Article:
Although consumer rights advocates have praised some aspects of the bill — like a provision prohibiting airlines from charging fees to seat parents together with their young children — it also handed key wins to the airline industry.

The final deal, for instance, was released just days after the Department of Transportation released a new rule that would force airlines to provide automatic refunds to passengers when their flights are canceled, bypassing the often arduous process currently in place to get refunds. News of the policy brought the Biden Administration praise and drew joyous headlines.

But as we reported, the FAA deal contained a provision that appeared to reject the automatic refund guarantee. A section tucked hundreds of pages into the legislation noted that consumers were owed a refund if their flight was canceled or significantly delayed — but that they had to provide the airline written or electronic notice to get one, essentially putting the onus back on the consumer.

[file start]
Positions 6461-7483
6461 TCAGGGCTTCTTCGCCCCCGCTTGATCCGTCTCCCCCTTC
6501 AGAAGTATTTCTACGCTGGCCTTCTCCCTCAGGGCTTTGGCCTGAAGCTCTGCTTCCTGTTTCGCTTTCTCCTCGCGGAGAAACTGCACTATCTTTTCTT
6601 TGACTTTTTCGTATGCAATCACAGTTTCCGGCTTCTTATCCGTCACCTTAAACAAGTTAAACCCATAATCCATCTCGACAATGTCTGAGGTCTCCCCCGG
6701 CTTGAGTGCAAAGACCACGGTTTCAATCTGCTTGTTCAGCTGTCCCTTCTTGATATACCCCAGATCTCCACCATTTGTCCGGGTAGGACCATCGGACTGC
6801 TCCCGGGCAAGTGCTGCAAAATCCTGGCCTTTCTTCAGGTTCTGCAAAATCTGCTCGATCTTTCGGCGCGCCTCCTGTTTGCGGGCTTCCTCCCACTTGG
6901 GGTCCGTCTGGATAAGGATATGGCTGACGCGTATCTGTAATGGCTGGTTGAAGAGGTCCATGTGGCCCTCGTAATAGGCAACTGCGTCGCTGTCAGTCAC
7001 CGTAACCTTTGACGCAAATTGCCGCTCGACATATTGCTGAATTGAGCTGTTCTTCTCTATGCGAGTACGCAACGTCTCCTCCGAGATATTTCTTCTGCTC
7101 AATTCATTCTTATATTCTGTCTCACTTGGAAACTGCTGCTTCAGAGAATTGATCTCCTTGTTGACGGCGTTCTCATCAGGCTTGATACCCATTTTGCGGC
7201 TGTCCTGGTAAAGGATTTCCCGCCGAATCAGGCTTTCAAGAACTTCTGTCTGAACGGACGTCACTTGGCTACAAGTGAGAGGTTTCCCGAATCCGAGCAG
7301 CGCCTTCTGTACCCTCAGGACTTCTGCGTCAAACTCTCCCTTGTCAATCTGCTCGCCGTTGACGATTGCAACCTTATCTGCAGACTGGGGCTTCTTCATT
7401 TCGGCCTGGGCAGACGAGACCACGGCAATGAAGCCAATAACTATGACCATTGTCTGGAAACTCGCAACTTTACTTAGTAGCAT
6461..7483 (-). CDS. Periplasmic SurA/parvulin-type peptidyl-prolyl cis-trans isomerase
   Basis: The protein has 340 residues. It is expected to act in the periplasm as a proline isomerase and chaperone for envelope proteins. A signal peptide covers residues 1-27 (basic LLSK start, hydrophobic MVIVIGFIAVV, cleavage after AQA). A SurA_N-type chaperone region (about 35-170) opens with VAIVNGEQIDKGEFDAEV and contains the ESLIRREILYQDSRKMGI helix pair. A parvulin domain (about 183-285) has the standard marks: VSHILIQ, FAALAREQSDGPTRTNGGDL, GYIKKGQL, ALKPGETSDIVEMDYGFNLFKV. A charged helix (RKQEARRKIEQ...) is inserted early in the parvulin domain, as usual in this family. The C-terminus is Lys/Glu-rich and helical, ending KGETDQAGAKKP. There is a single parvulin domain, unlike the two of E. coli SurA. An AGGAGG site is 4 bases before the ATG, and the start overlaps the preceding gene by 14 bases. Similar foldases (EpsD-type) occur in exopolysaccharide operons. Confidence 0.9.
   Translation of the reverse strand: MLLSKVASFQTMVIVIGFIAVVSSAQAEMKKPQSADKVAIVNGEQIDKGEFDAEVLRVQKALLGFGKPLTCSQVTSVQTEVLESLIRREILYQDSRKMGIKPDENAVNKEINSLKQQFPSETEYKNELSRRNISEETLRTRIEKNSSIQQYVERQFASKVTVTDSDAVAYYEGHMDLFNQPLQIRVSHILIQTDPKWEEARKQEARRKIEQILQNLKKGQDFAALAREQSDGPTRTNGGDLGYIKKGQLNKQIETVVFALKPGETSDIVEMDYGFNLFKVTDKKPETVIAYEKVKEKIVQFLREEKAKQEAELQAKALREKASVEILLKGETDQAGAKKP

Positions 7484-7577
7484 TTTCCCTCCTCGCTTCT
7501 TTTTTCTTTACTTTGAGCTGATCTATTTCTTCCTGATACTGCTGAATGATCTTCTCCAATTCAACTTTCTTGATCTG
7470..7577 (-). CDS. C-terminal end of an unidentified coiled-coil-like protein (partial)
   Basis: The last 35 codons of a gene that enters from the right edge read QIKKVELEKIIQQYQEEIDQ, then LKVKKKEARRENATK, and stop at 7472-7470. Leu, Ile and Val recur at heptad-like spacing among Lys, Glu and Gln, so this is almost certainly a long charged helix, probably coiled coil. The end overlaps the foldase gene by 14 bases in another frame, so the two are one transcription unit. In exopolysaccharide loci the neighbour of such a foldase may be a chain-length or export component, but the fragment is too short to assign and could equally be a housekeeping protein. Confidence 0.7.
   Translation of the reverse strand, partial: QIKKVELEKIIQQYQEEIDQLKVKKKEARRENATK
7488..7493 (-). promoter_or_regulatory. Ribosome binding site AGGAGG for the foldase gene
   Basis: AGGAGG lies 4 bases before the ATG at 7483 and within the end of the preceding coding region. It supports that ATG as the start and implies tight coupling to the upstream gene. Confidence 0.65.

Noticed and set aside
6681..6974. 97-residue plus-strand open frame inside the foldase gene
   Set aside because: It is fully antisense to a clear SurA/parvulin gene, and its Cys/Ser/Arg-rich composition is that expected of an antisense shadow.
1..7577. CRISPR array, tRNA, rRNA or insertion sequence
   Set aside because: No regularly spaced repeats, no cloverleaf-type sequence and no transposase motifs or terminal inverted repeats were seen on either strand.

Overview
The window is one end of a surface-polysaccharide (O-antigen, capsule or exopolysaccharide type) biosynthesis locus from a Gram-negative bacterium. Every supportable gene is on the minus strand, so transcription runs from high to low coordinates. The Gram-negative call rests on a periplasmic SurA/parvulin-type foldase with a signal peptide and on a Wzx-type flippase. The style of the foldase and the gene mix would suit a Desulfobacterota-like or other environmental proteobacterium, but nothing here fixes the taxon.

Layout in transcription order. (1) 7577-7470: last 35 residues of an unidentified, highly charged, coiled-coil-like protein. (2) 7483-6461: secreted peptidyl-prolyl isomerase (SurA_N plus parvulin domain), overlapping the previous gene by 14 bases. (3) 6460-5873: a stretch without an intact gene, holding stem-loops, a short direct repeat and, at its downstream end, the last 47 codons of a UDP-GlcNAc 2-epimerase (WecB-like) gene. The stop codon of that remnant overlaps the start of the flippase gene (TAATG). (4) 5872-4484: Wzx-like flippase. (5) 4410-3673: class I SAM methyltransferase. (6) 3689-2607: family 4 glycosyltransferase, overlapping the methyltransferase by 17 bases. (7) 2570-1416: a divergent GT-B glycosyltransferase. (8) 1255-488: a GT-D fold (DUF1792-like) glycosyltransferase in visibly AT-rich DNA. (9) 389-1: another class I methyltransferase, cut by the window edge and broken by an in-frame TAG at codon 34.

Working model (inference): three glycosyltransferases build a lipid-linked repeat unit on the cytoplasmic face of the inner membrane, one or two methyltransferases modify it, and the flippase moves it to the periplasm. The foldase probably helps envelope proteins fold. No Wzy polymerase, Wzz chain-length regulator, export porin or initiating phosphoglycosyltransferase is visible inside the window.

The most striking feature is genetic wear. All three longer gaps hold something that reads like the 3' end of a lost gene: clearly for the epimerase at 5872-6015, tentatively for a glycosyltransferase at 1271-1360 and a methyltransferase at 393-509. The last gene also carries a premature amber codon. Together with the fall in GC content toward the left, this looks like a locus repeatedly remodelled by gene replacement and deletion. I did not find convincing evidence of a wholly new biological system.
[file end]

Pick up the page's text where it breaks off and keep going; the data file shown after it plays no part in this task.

The language was potentially a win for the airline industry, which strongly opposed the new automatic refund rules from the Transportation Department when they were announced. Trade groups for the airlines are already citing the language in the bill to argue that the automatic refund rule should be overturned.

The absence of any standard around drinking water is another win for the industry. Currently, airlines are only required to provide passengers with water when there is a tarmac delay of more than two hours, but not on a cross-country flight, contrary to recommendations by the Aerospace Medical Association, which suggests passengers “drink about 8 ounces of water each hour.”